When it comes to writing secure code, we mainly think about application security. Developers writing the code of an application need to follow security best practices and use application security scanning tools.
However, the application code isn't the only code that you should secure. Infrastructure teams also write code. In fact, infrastructure as code (IaC) is the most common way of automating infrastructure these days.
Because IaC isn't exposed to the internet, there's usually little to no security put in place. But if you take security seriously, you definitely should take a look at some IaC security best practices. In this post, you'll learn what IaC security actually means and how it works.
What Is IaC Security?
Just so we're on the same page, infrastructure as code security isn't the same as infrastructure security. The point of IaC security is to avoid cloud configuration issues and to provision cloud resources according to their security best practices. In contrast, infrastructure security is a continuous process of scanning already existing resources and reacting to vulnerabilities.
In theory, the better job you do on IaC security, the less work you'll have on infrastructure security. However, good infrastructure security acts as input for security improvements for IaC. So, you'll need both anyway! But think about it as IaC security being proactive and infrastructure security being reactive.
Why Is IaC Important?
Now that you understand what IaC actually is and what it isn't, let's talk about why it matters.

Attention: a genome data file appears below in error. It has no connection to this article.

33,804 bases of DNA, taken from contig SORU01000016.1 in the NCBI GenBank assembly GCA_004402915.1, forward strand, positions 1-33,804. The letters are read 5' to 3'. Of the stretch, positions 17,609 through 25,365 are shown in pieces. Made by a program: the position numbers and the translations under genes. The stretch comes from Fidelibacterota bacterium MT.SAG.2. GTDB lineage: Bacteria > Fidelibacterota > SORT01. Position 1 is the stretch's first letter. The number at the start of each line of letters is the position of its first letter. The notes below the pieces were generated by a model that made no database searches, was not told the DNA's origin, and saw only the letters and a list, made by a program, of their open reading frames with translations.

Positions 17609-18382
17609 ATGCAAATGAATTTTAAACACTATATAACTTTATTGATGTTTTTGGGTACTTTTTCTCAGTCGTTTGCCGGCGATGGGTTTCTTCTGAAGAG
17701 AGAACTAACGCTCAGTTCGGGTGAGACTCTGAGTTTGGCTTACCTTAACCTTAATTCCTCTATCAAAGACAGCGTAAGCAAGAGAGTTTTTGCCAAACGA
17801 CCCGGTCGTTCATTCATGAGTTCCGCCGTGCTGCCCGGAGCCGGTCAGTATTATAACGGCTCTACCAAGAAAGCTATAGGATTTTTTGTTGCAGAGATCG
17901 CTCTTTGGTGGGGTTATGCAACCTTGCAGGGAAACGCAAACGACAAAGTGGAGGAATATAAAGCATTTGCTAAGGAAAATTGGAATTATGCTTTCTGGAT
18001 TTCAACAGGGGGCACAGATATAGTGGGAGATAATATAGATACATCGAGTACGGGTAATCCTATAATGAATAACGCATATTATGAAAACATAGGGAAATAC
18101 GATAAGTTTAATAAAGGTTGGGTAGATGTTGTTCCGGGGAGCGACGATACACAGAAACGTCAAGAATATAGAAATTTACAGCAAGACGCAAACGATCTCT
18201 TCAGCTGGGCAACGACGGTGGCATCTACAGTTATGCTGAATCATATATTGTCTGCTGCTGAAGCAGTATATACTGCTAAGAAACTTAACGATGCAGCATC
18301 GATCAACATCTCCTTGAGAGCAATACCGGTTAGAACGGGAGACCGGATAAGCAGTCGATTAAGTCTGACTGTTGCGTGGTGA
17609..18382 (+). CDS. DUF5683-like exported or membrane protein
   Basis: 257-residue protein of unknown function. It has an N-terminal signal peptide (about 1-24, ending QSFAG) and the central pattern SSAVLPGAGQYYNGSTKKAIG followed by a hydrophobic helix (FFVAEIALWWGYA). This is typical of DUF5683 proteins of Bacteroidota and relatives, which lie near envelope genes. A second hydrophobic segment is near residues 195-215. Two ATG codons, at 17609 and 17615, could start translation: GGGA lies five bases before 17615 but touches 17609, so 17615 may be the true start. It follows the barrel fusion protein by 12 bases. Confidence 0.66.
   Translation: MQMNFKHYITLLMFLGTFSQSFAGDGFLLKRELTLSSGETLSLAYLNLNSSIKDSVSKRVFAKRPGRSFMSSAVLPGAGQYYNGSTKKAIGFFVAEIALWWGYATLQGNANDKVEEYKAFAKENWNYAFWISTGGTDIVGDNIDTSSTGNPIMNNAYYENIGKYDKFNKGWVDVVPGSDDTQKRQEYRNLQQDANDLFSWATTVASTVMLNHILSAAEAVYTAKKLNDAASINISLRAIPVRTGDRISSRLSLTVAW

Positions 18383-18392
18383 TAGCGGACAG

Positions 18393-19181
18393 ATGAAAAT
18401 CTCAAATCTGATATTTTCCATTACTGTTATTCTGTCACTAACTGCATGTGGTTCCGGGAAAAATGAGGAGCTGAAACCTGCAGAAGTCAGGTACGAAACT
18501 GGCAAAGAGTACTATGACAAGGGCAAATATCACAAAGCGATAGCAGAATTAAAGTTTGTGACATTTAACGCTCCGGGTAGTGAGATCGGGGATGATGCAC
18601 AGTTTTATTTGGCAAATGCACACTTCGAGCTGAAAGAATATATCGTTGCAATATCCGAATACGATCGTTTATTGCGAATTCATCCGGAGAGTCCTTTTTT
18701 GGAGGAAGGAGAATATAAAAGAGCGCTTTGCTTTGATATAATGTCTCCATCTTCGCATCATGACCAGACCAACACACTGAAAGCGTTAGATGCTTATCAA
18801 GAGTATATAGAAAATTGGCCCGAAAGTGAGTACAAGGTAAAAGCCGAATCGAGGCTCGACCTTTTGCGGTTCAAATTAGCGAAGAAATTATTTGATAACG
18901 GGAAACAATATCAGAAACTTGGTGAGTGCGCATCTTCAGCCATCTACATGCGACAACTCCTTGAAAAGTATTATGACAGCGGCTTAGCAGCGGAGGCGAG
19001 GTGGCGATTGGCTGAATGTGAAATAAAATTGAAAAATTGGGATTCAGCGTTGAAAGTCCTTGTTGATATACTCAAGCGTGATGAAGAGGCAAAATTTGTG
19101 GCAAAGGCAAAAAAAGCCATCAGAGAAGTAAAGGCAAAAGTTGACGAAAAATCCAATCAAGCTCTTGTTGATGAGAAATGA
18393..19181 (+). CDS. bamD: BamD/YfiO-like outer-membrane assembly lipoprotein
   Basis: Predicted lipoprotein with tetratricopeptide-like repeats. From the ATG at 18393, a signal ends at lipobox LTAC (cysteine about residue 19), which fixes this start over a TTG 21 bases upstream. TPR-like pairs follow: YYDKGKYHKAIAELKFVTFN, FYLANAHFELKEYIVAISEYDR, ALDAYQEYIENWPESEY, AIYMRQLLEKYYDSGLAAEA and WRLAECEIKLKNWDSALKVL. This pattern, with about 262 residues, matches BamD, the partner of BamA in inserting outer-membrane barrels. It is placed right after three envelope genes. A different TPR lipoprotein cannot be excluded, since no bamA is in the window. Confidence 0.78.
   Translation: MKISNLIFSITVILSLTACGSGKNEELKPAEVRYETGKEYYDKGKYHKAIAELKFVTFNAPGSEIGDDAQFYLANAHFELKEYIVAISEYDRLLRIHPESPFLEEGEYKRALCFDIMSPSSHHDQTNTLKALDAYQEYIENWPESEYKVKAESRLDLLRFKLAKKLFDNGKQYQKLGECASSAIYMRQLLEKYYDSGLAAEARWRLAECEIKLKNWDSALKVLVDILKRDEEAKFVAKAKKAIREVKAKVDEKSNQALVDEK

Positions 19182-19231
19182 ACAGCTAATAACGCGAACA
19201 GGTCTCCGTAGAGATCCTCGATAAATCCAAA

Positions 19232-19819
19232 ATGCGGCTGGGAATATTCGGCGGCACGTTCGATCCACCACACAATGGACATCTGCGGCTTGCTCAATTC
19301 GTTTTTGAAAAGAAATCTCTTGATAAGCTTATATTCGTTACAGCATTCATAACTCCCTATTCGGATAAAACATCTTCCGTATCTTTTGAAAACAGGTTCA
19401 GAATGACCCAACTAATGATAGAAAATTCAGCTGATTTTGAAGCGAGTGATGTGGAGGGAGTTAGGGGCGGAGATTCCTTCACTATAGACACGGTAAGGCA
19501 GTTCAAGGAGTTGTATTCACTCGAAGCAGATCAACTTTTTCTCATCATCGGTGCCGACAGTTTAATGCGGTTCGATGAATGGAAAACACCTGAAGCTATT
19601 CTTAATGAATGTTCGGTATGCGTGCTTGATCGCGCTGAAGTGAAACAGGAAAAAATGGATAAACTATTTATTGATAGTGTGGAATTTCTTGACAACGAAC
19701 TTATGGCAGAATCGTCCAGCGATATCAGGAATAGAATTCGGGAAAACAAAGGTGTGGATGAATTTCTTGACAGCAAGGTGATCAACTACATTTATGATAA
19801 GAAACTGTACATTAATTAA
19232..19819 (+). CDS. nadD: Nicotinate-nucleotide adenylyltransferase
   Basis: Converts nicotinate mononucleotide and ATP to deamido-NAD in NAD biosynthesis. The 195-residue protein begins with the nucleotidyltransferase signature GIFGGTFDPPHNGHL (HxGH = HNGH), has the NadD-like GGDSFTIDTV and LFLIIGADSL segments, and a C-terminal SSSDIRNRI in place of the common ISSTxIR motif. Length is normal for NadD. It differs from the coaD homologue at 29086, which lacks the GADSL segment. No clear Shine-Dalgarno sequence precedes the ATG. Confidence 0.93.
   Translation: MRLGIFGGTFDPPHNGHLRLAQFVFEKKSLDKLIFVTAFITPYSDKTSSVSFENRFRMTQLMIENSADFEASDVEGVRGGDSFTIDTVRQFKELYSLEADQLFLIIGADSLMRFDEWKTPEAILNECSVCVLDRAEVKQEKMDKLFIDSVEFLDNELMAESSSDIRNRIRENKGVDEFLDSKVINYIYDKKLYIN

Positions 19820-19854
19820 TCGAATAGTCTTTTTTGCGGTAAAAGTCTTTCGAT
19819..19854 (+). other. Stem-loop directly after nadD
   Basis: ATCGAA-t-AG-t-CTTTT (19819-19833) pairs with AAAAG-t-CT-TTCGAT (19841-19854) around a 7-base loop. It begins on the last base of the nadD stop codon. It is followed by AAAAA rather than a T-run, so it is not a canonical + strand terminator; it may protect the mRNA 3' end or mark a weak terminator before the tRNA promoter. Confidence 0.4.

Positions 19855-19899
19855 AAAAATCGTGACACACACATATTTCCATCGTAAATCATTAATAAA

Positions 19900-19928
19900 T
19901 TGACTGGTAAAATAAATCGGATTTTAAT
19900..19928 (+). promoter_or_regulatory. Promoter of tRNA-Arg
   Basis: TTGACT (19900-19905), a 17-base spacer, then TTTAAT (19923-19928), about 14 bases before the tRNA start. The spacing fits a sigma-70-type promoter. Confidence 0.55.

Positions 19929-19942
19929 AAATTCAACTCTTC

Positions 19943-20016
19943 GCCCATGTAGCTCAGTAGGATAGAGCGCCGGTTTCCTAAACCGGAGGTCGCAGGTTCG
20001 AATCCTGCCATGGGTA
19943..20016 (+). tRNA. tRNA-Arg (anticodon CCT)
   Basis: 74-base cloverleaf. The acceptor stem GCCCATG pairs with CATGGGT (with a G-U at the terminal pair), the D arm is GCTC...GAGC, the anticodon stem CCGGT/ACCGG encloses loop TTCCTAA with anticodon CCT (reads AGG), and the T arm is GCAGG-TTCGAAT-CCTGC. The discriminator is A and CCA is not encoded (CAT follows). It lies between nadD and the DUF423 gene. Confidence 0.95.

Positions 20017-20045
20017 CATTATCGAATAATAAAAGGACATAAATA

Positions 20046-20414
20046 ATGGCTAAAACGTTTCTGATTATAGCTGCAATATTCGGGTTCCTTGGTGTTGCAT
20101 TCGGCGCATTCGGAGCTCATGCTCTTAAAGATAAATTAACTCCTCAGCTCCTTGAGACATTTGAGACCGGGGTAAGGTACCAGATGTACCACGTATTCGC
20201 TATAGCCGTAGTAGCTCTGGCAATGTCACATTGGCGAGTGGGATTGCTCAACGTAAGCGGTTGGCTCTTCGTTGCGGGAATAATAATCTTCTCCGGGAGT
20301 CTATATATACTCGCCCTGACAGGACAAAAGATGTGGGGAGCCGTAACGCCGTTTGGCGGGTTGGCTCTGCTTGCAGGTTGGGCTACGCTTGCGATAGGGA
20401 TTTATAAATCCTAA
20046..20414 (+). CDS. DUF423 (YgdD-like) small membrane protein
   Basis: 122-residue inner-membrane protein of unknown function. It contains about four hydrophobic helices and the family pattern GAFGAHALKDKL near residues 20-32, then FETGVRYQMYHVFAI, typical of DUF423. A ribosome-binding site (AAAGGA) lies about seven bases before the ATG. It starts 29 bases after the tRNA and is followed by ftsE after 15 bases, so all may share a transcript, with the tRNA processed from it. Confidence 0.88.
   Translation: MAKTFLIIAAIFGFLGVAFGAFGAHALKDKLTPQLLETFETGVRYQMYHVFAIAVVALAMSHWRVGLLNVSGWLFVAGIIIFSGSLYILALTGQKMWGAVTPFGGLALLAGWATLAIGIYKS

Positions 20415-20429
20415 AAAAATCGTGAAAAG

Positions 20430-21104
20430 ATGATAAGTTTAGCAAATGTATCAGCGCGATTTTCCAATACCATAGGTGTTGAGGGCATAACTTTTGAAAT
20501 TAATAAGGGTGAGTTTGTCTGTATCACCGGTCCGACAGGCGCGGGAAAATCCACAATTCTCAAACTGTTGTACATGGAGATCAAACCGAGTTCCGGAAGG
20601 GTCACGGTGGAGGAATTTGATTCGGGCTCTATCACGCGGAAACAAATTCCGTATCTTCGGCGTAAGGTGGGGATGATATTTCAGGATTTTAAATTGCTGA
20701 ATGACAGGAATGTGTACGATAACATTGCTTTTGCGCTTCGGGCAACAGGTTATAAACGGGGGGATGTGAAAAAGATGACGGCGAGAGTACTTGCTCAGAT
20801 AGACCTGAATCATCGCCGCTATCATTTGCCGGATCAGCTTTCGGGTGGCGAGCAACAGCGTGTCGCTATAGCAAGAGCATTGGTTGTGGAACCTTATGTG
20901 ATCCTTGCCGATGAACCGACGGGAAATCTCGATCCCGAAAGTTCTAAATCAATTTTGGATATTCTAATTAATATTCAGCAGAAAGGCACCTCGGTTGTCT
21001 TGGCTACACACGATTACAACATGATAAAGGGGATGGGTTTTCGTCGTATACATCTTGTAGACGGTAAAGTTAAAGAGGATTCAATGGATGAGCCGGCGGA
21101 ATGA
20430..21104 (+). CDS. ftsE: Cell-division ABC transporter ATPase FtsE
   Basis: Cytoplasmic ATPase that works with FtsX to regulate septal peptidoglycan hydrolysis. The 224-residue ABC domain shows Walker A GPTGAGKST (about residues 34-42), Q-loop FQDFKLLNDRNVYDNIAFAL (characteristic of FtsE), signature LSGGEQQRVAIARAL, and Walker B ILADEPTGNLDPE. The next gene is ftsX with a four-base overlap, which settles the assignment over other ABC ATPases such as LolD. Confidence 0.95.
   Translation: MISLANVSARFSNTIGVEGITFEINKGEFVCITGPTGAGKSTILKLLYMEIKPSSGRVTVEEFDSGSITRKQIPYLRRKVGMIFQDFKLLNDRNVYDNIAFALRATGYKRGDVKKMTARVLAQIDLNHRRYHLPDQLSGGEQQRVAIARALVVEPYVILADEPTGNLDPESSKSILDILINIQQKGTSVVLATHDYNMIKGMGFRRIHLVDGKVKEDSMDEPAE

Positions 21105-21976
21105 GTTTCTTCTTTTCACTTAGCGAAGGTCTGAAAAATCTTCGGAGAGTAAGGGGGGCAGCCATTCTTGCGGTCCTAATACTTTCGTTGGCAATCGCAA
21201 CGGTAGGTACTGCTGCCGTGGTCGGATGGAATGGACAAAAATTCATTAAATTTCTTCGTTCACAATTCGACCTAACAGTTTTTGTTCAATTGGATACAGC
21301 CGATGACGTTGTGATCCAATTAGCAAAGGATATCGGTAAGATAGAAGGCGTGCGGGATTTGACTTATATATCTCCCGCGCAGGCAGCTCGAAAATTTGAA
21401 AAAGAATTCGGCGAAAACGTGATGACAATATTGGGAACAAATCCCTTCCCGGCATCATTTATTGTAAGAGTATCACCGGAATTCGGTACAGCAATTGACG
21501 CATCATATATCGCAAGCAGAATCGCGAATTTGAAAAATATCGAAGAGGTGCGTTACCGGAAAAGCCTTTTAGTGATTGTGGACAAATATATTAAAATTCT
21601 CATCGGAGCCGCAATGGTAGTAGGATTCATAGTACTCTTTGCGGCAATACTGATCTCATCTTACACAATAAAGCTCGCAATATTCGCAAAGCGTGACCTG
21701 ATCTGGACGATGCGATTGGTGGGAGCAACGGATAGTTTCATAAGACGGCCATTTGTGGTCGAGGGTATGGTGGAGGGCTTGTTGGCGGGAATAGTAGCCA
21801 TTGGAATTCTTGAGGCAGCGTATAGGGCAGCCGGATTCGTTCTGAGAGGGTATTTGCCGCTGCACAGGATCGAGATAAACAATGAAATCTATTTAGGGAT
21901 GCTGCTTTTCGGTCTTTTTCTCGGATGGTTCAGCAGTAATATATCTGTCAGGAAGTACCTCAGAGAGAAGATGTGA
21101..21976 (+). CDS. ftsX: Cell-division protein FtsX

Nowadays, we often hear about data leaks from various companies. Hackers these days try to hack passwords and breakthrough firewalls, of course. But also, they often search for components of your infrastructure that are unwittingly exposed to the internet.
Cloud infrastructures are complex. In DevOps environments where application teams can manage their own infrastructure, it's easy to miss some configuration parameters and unintentionally expose some storage to the internet.
That's what hackers are searching for. They don't need to hack or crack anything. Instead, they just need to find a resource that wasn't properly secured in the first place.
That's exactly why IaC security is important. Your traditional infrastructure security probably won't cover such use cases, unless you specifically instruct it to. But even if you do, it's still reactive security—and it may be too late. With proper IaC scanning and policies in place, you'll save yourself from many headaches.
How Can You Secure IaC?
Now that you understand the importance of IaC, let's move to the point of this post. How do you actually secure IaC?
There are a few ways you can approach IaC security, but there are two most popular options: IaC scanning and policies.
We'll examine both options, but before we begin, there's something you need to be aware of. Just like with any other security considerations, it's not just a matter of installing some security tool. It's about limiting the risks. You can't secure everything.
It's also not a matter of picking one of the solutions below. Ideally, you'd use many ways of securing your IaC. That's because no one solution covers everything.
Option 1: IaC Scanning
The most popular and easiest way to secure your IaC is to use an IaC security scanner. These tools scan all your IaC and can automatically show you possible security issues.